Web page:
There is a lot of interest and excitement in the field of quantum computing, with major players such as IBM, Google, Amazon and Microsoft investing heavily in research relating to the creation of quantum devices capable of fault-tolerant universal operation. Start-up companies are being created every day and IonQ, an early start-up appears to be the first new quantum company to float, with a valuation in the region of one or two billion dollars.Footnote 1 Quantum computing promises to unlock some problems that are believed to be intractable on current digital devices. The most well-known is Shor's algorithm which promises polynomial time integer factorization, although there are many problems in simulation, material science and chemistry that will also benefit from such devices. For instance, relatively small quantum computers could be used to help solve the open problem of biological nitrogen fixing, which will have an enormous impact on fertilizer production.Footnote 2 While currently the state of the art is devices that have dozens of quantum bits (qubits), such devices are noisy. In theory it is possible to error correct such devices (this is one of the factors distinguishing quantum devices from, say, analogue computers) but such 'fault-tolerant' devices are still a work-in-progress. In the interim there is a lot of focus on what can be done with current noisy intermediate scale devices (NISQFootnote 3). Aside from a few well-known algorithms there currently appears to be a dearth of quantum algorithms that provide an advantage over digital computing. Such algorithms may, in fact, be different manifestations of the same underlying technique.Footnote 4 The creation of quantum algorithms appears to be very difficult (possibly because of the absence of relevant tools). If useful work is to be done using current noisy devices, noise tolerant algorithms need to be found. This in turn will require better ways of simulating quantum devices and novel approaches to designing circuits, mapping them to qubits and reducing the gate count of these circuits. Problems like this, such as the synthesis of optimal circuits are hard problems, and it is this subject area that Zulehner and Wille address.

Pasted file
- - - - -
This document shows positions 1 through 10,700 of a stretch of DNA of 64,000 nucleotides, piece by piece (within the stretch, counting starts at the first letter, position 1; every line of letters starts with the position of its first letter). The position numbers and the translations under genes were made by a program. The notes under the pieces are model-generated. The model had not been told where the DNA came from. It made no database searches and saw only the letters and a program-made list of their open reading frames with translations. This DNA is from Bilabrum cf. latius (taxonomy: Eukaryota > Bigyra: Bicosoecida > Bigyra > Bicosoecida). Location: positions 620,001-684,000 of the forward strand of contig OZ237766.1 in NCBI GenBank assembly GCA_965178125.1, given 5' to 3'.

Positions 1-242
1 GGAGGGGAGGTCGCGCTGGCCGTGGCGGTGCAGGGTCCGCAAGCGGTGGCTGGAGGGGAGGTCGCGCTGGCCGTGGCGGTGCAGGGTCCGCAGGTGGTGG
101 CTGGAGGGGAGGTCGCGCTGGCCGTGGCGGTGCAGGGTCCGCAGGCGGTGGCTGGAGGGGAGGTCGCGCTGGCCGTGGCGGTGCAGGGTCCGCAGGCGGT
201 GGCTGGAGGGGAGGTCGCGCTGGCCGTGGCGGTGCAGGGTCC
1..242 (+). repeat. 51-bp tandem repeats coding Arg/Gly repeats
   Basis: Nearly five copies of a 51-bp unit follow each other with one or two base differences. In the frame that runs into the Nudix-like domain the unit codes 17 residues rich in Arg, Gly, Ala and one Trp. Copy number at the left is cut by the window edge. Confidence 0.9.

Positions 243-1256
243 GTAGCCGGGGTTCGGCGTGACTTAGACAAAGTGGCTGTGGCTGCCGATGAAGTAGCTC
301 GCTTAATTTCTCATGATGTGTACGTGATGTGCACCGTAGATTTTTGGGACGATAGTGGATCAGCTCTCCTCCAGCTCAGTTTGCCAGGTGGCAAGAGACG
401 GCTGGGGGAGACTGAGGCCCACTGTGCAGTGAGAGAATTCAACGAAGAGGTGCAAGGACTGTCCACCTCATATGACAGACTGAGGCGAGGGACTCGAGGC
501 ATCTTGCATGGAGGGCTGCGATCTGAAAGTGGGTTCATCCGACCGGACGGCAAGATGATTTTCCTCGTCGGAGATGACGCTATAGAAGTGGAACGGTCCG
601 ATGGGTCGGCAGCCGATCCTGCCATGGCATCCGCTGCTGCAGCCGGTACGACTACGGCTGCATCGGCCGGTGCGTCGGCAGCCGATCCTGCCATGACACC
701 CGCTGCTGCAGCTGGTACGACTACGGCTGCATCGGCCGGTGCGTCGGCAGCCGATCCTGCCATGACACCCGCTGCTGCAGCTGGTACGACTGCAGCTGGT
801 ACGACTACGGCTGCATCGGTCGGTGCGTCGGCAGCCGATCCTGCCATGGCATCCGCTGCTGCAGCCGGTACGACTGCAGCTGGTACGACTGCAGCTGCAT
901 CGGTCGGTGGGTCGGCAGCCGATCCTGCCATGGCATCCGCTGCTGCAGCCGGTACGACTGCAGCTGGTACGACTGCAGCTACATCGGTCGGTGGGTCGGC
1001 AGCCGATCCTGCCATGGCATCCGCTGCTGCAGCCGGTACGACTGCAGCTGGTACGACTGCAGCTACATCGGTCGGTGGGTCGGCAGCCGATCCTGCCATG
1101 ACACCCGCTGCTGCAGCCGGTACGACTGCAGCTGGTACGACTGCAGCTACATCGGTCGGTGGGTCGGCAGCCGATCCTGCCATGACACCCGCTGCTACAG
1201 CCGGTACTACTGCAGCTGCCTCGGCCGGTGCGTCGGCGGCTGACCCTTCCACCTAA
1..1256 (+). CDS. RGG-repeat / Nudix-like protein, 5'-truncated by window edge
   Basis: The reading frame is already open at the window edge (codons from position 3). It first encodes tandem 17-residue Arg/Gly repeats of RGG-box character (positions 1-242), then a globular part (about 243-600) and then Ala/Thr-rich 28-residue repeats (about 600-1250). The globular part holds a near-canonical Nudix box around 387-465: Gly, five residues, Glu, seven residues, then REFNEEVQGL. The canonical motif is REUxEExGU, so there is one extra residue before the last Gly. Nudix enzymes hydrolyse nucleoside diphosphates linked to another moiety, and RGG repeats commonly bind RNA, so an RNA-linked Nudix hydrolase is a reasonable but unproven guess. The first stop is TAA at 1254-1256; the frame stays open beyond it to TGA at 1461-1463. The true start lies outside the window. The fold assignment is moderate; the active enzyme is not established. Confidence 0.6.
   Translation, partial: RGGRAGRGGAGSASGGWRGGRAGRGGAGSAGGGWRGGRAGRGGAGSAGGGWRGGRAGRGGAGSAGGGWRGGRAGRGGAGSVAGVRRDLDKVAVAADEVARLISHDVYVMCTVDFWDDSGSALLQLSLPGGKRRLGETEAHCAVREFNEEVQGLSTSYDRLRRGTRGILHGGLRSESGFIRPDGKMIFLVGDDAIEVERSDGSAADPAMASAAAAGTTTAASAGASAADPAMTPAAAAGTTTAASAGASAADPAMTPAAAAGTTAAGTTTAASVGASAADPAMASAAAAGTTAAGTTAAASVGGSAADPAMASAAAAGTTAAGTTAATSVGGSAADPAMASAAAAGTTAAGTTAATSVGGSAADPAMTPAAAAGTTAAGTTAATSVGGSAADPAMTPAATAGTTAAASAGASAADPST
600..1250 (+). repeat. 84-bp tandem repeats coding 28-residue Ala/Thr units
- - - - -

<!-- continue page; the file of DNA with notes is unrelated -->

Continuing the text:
The first part of the book serves as an introduction to quantum computing and design automation methods. Zulehner and Wille introduce the minimum concepts required to grasp how quantum computing works, as a functional approach i.e., without getting embroiled in any details of the hardware or why it works. As is typical throughout the book, the detail is explained by simple examples which helps avoid misunderstanding. While the English could be improved with a bit of copy editing, it does not get in the way of concepts being explained. Although brief, any reader with an understanding of matrix multiplication should be able to follow this circuit model of quantum computing, and it serves as a refresher for those with a passing familiarity with the field. No attempt is made, for instance, to explain why certain quantum algorithms work, such expositions being outside the scope of the introduction. Readers searching for this knowledge would be better advised to read books such as the text by Nielsen and Chuang.Footnote 5